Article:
Submitted photos will be uploaded to ASMI’s Facebook page where fans can vote for their favorite shots. The overall grand prize for the most-liked photo is a trip for two on Alaska Airlines.
Juneau’s sport and personal use shrimp fisheries will remain closed indefinitely in 2014, according to a release from the Alaska Department of Fish and Game. The sport and personal use fisheries, as well as the commercial fisheries, were closed July 1, 2013, due to low shrimp population.
Albert Kookesh will step down as the chair of the Sealaska board of directors, the Southeast Alaska regional Native corporation announced on its website on Tuesday. Kookesh has served as the board chair for 14 years.
In a letter to shareholders, Kookesh said a heart attack in March has required him to cut back on work commitments. He writes that he’s made a full recovery and is in good health.
“However, I gave my family and friends a scare, not to mention how it scared me,” Kookesh wrote.
KODIAK — Hanna Moody may look like your average 8-year-old girl, but to some unknowing child in the world, she’s a hero.
Moody made the decision to cut off all her hair in order to donate it to Locks of Love, a nonprofit that provides hairpieces to financially disadvantaged kids suffering from hair loss. The donations are intended to help their self-esteem and confidence.
On Dec. 21, Hanna and her mom Kathy went to Vizhunz Salon, where she had 12 inches of hair cut off to donate.
PORT ANGELES, Wash. — The FBI has received about 100 phone calls since asking the public for information about late Alaska serial killer Israel Keyes.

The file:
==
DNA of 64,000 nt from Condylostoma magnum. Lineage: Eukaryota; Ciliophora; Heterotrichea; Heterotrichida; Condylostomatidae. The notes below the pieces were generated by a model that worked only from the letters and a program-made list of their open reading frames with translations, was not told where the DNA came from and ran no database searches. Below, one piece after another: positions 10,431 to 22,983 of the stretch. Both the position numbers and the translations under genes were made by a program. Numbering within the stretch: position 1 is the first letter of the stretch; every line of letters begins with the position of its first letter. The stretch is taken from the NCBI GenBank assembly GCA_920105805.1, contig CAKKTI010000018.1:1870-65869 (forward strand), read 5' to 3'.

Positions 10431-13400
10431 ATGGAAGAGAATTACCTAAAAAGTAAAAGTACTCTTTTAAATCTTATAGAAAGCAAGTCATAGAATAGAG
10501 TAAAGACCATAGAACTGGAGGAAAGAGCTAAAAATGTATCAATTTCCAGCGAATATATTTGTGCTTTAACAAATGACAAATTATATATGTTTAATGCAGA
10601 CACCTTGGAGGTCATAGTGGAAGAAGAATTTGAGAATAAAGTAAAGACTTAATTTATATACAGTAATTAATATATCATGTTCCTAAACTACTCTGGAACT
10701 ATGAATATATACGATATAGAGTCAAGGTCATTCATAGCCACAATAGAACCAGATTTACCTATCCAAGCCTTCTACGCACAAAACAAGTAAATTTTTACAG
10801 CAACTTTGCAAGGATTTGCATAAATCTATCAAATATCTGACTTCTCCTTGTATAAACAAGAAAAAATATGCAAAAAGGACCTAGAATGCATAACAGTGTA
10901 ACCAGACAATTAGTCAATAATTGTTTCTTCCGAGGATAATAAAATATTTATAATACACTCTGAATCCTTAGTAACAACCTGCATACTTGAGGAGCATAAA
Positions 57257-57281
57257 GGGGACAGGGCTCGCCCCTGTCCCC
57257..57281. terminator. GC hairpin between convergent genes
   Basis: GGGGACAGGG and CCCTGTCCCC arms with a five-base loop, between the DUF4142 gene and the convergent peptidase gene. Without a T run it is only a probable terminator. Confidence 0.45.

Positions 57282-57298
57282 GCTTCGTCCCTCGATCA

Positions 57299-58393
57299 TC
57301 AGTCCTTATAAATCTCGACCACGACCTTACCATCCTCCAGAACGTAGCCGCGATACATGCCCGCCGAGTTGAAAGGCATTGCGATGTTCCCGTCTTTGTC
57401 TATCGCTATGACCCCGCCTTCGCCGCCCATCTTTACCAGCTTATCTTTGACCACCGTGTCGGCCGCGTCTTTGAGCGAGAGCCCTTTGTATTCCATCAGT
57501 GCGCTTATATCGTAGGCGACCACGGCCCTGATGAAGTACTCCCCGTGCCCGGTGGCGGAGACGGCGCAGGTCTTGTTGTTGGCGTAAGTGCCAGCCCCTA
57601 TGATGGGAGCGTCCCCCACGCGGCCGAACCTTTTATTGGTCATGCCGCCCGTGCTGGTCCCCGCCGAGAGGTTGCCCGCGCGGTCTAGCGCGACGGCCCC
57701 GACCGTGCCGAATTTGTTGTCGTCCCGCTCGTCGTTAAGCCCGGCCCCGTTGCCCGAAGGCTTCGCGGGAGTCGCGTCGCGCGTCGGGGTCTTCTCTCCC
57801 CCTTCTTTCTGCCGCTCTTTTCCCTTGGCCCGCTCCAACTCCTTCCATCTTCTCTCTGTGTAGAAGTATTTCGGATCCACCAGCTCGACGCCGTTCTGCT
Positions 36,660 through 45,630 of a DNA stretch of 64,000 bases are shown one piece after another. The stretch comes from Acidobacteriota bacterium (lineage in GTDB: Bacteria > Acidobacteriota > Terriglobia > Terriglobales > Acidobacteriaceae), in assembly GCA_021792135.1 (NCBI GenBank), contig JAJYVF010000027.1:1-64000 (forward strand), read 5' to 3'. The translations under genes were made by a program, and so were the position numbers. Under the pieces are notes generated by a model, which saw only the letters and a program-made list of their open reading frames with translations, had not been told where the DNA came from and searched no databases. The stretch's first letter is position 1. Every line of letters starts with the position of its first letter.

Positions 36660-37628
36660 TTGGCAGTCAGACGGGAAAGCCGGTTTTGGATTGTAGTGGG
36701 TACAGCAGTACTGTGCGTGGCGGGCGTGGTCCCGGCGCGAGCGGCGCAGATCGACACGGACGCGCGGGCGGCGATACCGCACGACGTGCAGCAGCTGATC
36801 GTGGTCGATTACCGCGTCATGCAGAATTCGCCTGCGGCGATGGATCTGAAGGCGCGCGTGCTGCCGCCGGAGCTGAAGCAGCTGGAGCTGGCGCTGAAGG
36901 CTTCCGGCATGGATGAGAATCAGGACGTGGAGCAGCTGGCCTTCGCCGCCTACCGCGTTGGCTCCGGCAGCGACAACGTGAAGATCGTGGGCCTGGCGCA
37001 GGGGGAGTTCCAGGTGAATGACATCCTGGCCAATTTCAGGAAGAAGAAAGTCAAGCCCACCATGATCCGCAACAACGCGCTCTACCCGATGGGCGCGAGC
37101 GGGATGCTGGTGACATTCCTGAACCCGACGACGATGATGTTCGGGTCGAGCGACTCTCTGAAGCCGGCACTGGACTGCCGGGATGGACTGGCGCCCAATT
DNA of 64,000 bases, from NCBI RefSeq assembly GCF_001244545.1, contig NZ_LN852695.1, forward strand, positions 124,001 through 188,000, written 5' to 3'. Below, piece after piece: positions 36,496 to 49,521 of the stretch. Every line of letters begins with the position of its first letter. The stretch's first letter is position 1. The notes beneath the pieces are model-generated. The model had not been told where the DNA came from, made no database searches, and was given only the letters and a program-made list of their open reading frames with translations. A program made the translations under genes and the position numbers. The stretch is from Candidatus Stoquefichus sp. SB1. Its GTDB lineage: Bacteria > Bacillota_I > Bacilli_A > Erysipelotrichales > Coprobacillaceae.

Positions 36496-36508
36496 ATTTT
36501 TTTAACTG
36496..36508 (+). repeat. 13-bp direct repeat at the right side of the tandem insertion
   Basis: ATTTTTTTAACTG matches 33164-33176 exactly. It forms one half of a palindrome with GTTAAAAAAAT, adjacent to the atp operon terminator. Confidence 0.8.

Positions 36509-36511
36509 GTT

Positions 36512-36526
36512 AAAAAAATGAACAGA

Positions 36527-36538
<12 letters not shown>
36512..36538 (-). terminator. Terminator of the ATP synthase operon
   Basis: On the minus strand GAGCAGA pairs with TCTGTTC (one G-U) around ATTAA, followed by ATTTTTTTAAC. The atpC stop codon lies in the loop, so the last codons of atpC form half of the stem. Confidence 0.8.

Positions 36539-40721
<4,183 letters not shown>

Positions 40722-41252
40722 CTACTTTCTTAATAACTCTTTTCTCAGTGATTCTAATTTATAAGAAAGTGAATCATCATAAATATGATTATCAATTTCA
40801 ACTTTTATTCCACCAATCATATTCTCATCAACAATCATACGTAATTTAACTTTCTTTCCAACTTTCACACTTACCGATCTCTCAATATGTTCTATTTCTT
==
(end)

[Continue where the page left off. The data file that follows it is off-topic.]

But FBI special agent Jolene Goeden of Anchorage said this week that none of those calls has connected Keyes to missing people on the Olympic Peninsula in Washington state, where he lived from 2001 to 2007.
WASHINGTON — The United States and other nations face many challenges and opportunities in the Arctic, a frozen frontier where melting ice is creating new shipping lanes, opening up access to massive oil, gas and mineral deposits, threatening coastal villages and posing possible future security threats.
Key questions and answers about stepped-up activity on the tip-top of the Earth:
Q: Why is the Arctic a key new international interest?
FAIRBANKS — Fairbanks’ soon-to-be newest youth shelter, The Door, hasn’t quite opened its own doors yet, but the building took one significant step in the right direction Sunday.
Volunteers from Community Covenant Church showed up at the storage unit of Fairbanks Youth Advocates, the organization that runs the shelter, Sunday morning. The volunteers brought their own box van, loading all of the small two-story shelter’s furniture and transporting it to the new building.
JUNEAU — A legislative task force clashed Tuesday over funding as they worked on a blueprint for addressing education in Alaska.
We all know the old adage: If it seems too good to be true, it probably is. That’s how Lisa White felt when a friend told her about missingmoney.com, a website that claims to connect people with long-lost checks.
But, as White found, the site is legit — the Alaska Department of Revenue uses it to keep track of the approximately $83 million in unclaimed funds it holds on to, DOR special assistant Lacy Wilcox said. Alaska is one of 45 states that links its coffers of unclaimed checks to the site.